Discovering a city during a study abroad experience
By Matilde Pozzato / Matthew staff || Edited by Marouso Pappa
During my study abroad Spring semester, at the American University of Paris, my best friend Cate came to visit me from Verona. She arrived at the end of March, during the windiest days of my entire stay. I had already put away the winter jacket that I wore non-stop for almost three months, but she convinced me to bring it because it was probably cold on the top of the Eiffel Tower — good thing I listened to her because the wind of the night could have thrown us off that tower if it wasn’t for the fence. When we got off to head home, we looked for the famous carousel everyone takes pictures of. While looking for it we saw what was hands down the prettiest sky I had ever seen. There was a colorful sunset made up of a mixture of red, blue, and pink. Paris in the winter (I wouldn’t know about summertime) is almost always cloudy and grey, but the colorful sunset I saw that evening, and the presence of my best friend whom I hadn’t seen in months and with which I used to dream about living in Paris with since we were little, seemed like a gift; a sign from the universe telling me I was supposed to be there in that moment.
For her entire stay, Cate and I carried on an inside joke — we are actually still referring to it and we most likely always will. The joke originated from what a friend of Cate told her about Paris. Cate’s friend, whom I will call Carmen here, had recently gone to Paris with her boyfriend and when Cate told her she was visiting the city for the first time with me, Carmen looked at her with a bit of disgust and said that you should only go to Paris with your significant other, because Paris is the city of love. Cate and I always joke about being forever single, so we laughed it off and turned it into an inside joke.
Looking at that wonderful, colorful sky, I started thinking about how many might believe that Paris is a city for romantic couples and nothing more. I thought of how much Paris had given me even if I was there alone. I don’t think I would have learned or experienced as much if I wasn’t there alone.
In Paris, I felt comfortable enough to beat my fear of taking public transportation alone. Walking everywhere in Paris is wonderful and makes you feel like you would win the walking gold medal at the Olympics, if something like that existed. But it is also convenient to adapt to the comfort of the 21st century and take the metro to cover a 15-minute distance that would take one hour and a half to walk when you are in a hurry. And so there I was, with the metro map in my hand, my EarPods, and one wonderful city to discover. I could choose where to go, how long to stay there, where to eat, and when to go home.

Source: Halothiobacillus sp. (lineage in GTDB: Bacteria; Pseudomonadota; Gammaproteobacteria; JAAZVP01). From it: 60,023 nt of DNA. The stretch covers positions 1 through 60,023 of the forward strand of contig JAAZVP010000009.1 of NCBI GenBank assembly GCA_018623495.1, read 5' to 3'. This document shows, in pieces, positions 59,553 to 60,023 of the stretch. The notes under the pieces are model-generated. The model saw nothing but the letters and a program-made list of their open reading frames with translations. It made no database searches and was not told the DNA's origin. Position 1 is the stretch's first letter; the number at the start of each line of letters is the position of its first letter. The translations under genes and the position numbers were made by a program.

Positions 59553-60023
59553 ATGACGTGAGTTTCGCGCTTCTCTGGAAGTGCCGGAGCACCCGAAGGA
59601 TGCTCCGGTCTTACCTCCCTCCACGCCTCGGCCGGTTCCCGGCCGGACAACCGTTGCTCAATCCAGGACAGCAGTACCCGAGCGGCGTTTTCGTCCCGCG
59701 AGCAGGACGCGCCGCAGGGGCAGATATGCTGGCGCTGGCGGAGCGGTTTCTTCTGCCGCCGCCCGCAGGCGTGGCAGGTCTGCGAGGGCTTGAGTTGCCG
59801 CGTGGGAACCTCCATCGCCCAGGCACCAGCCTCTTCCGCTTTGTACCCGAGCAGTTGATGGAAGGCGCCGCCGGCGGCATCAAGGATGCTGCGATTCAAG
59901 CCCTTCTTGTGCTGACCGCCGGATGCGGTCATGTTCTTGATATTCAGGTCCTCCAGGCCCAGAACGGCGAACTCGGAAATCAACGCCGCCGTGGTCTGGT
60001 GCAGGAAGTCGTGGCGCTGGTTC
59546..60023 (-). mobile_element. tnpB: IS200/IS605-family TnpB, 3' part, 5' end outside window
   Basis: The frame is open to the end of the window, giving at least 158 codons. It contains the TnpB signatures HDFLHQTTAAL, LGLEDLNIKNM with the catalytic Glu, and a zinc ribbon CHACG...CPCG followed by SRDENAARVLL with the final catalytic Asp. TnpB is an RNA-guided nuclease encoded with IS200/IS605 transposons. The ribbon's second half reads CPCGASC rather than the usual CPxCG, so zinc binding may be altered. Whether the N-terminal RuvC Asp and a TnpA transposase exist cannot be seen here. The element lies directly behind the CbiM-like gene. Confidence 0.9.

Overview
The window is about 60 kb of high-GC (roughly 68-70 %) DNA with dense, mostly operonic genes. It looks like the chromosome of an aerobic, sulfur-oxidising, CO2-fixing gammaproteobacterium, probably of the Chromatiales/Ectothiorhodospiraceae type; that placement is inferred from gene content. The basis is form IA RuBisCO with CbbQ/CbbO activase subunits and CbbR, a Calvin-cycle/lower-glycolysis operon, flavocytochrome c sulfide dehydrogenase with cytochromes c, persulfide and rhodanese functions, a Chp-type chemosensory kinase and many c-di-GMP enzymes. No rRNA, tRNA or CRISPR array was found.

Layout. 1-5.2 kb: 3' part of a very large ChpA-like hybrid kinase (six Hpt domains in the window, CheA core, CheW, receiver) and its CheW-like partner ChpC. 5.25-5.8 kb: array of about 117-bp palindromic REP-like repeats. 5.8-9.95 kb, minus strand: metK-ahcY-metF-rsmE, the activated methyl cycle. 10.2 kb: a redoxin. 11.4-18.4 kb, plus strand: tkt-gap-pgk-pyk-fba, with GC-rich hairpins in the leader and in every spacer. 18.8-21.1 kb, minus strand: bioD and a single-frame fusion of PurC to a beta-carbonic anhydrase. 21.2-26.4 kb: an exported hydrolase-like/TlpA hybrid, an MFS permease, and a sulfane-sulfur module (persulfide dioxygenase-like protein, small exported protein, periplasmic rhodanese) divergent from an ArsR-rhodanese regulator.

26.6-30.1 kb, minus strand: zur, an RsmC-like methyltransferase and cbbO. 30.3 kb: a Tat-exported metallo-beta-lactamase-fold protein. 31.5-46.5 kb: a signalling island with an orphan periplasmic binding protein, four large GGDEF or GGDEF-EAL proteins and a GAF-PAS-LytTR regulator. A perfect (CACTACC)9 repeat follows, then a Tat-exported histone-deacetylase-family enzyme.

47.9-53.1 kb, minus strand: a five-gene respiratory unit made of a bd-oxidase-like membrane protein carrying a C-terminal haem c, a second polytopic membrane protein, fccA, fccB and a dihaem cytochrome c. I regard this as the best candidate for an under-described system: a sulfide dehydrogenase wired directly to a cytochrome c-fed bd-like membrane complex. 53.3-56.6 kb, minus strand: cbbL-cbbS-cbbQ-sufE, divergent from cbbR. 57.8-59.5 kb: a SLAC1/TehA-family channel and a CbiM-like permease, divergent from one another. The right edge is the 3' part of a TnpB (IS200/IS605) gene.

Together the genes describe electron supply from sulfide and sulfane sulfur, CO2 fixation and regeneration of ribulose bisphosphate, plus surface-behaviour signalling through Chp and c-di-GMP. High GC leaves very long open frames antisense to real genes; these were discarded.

I didn’t have classes on Wednesdays, so I made it a tradition to go to the cutest bookshop Librerie Galignani on Rue de Rivoli every Wednesday. I would stay there for hours, but never actually bought a thing, because I was trying to avoid buying material stuff and learn how to pack light. Still, visiting the bookshop always inspired me to be grateful for the books I already had.
After the bookstore, I would go to the cafe next door, Angelina Café, for my weekly treat of macarons — I should have tried a new flavor each week but I only had chocolate every time— I’m the type of person that thinks desserts of any other flavors are pointless. I’d take the macarons to the Jardin des Tuileries, a beautiful garden between the Louvre and Place de la Concorde, with a lake, lots of wonderful flowers, and green chairs to sit on. Reading my book one Wednesday, I spent some time trying to avoid a pigeon from pooping on my new blue hat, meditating about life for about 15 seconds before getting distracted, and, of course, noticing people watching because who would have thought that it can take up to nine tries to set the chair exactly the way you want it?
The Jardin des Tuileries, is not only wonderful, but it is close to where I lived, around the corner to the bookstore and the macarons café, and right by Musée de l’Orangerie, where Monet’s Water Lillies live. Visiting museums by yourself is the absolute best if you are someone like me that doesn’t need to see everything at once and that is not scared to say that is not interested in every single piece of the museum. The very first time I went to the Louvre I did so for one reason and one reason only: stand in front of Amore e Psiche for 20 minutes and then get out of there and on to lunch. Of course I went back when Cate wanted to visit other beautiful art pieces that her mom suggested we’ll see like Le Radeau de la Méduse and Nike di Samotracia. I still didn’t look at everything: never stepped foot in the Egyptian art, I could do this with my best friend because we are like twins, but in any other case going to museums alone is top notch according to me.